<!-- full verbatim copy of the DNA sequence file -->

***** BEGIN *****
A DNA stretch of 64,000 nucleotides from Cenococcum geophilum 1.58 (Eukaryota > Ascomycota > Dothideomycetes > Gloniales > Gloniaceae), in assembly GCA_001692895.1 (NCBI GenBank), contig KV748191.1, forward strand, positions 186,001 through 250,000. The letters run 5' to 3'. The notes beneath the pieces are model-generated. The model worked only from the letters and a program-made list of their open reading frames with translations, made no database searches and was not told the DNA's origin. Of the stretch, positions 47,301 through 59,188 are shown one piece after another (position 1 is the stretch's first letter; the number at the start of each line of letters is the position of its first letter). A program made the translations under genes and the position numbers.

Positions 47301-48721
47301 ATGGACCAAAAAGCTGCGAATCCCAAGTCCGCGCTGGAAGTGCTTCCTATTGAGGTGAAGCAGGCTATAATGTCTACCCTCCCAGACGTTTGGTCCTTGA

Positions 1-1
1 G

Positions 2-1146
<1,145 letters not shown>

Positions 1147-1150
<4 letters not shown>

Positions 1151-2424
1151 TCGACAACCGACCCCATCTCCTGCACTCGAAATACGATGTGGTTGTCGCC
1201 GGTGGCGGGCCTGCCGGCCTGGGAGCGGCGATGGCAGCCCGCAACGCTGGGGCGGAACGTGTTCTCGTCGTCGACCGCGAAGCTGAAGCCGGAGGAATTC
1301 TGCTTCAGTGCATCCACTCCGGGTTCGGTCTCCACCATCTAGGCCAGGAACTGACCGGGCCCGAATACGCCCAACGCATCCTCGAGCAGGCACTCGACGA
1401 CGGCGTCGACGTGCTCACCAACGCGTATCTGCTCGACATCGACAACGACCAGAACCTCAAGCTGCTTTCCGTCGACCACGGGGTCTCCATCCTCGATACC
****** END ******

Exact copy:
A DNA stretch of 64,000 nucleotides from Cenococcum geophilum 1.58 (Eukaryota > Ascomycota > Dothideomycetes > Gloniales > Gloniaceae), in assembly GCA_001692895.1 (NCBI GenBank), contig KV748191.1, forward strand, positions 186,001 through 250,000. The letters run 5' to 3'. The notes beneath the pieces are model-generated. The model worked only from the letters and a program-made list of their open reading frames with translations, made no database searches and was not told the DNA's origin. Of the stretch, positions 47,301 through 59,188 are shown one piece after another (position 1 is the stretch's first letter; the number at the start of each line of letters is the position of its first letter). A program made the translations under genes and the position numbers.

Positions 47301-48721
47301 ATGGACCAAAAAGCTGCGAATCCCAAGTCCGCGCTGGAAGTGCTTCCTATTGAGGTGAAGCAGGCTATAATGTCTACCCTCCCAGACGTTTGGTCCTTGA

Positions 1-1
1 G

Positions 2-1146
<1,145 letters not shown>

Positions 1147-1150
<4 letters not shown>

Positions 1151-2424
1151 TCGACAACCGACCCCATCTCCTGCACTCGAAATACGATGTGGTTGTCGCC
1201 GGTGGCGGGCCTGCCGGCCTGGGAGCGGCGATGGCAGCCCGCAACGCTGGGGCGGAACGTGTTCTCGTCGTCGACCGCGAAGCTGAAGCCGGAGGAATTC
1301 TGCTTCAGTGCATCCACTCCGGGTTCGGTCTCCACCATCTAGGCCAGGAACTGACCGGGCCCGAATACGCCCAACGCATCCTCGAGCAGGCACTCGACGA
1401 CGGCGTCGACGTGCTCACCAACGCGTATCTGCTCGACATCGACAACGACCAGAACCTCAAGCTGCTTTCCGTCGACCACGGGGTCTCCATCCTCGATACC